I was riding across the center part of the Arizona Territory just a drifting and taking it easy, riding mostly at night through the Mohave desert, I wasn’t in no particular hurry because I knew I had plenty of water, plenty of time and at least for my purposes, plenty of money. I had enough grub to last me for a couple of days and by then I knew I would be in Hardyville. That morning, it hadn’t gotten hot enough to lay over for the day and besides there was no real good spot with enough shade for me and my horse both anywhere in sight. So I was just moseying along, seeing the country from between my horses ears and talking to my horse once in awhile, though I don’t know why, he never answers me, just not much of a conversationalist, I reckon. Anyway, a movement caught my eye and I looked up to see several buzzards circling, low in the sky some distance off to my left.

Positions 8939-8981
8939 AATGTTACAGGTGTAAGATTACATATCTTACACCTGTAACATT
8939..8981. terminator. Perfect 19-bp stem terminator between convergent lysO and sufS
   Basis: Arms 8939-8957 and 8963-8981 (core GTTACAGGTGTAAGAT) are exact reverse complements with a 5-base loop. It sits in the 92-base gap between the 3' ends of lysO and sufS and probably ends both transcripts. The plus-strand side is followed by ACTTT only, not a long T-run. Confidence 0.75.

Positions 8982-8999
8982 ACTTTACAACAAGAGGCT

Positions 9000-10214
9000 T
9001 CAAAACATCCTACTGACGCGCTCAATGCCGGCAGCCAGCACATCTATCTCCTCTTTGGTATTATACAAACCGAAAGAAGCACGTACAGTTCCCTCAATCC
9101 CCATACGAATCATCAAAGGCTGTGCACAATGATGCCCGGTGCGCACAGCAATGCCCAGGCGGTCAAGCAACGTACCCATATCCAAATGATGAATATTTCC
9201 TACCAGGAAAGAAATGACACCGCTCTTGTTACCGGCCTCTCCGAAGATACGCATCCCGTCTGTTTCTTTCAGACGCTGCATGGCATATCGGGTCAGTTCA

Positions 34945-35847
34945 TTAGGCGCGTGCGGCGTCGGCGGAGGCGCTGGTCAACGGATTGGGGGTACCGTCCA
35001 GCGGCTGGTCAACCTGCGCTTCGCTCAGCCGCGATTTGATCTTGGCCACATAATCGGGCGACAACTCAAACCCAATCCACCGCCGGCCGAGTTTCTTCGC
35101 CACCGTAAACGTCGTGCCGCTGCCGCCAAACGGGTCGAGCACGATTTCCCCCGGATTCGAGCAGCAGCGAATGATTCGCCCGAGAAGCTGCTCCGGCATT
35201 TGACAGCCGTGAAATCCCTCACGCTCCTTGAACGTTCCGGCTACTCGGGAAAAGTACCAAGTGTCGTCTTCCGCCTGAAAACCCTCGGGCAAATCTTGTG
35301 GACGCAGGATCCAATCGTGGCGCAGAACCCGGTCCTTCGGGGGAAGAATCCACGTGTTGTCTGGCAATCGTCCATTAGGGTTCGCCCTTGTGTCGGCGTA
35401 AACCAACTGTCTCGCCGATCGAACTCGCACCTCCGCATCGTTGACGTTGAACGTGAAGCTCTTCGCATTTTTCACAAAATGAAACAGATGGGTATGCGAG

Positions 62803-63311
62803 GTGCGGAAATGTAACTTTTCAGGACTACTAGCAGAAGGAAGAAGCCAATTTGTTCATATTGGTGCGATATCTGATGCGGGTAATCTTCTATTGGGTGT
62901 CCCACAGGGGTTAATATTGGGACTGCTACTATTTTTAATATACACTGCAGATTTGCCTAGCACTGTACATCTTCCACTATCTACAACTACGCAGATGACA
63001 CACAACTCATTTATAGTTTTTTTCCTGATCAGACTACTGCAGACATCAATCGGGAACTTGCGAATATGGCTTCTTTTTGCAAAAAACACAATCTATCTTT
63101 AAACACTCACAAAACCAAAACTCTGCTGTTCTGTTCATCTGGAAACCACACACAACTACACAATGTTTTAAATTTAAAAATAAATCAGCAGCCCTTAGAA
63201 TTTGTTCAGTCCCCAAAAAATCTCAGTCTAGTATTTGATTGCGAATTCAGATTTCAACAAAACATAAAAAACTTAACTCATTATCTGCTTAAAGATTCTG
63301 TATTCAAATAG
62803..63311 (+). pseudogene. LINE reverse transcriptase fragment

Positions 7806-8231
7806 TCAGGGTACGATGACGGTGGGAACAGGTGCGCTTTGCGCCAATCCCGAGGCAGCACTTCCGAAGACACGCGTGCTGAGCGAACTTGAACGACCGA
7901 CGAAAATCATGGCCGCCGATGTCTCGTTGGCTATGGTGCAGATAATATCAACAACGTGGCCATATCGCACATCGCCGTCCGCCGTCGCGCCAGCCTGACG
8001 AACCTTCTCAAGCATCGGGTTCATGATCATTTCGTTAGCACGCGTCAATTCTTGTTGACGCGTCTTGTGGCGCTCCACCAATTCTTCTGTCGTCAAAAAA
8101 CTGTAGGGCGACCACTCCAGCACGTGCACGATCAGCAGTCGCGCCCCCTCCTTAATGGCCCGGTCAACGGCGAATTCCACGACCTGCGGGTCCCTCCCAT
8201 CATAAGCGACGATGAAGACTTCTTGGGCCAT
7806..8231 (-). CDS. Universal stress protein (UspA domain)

Well, I knew something was dead over there, or at least close to it and I should have just ridden on and tended my own business but being young and impetuous, swerved left and urged my horse up to a trot to go take a look see. Wanting to keep my hair, I loosened my belt gun in its holster, pulled my rifle and checked it, then put it back loose and ready in the scabbard. I made sure I didn’t skyline myself anymore than I absolutely had to and kept a wary eye out for anything besides those buzzards that might be moving, namely Apache.
I circled a little so the sun wouldn’t be behind me and cast my shadow over where I was going and when I was close enough, judging by them buzzards, I dismounted, taking my rifle with me, and sort of crept up a small dune, bellying down close to the top, taking off my hat and crawling forward until I could see what was over there, hopefully without anyone seeing me. It was mostly sand where I was with just a few rocks scattered here and there but nothing really big enough to hide behind unless I was Apache, which I surely am not. The ground cover, if you want to call it that, was a little scraggly mesquite brush around close, off a short way to my right a small Joshua tree and I sure couldn’t spot anything moving or that I felt was of immediate danger, so I looked to see what was attracting all the carrion eaters.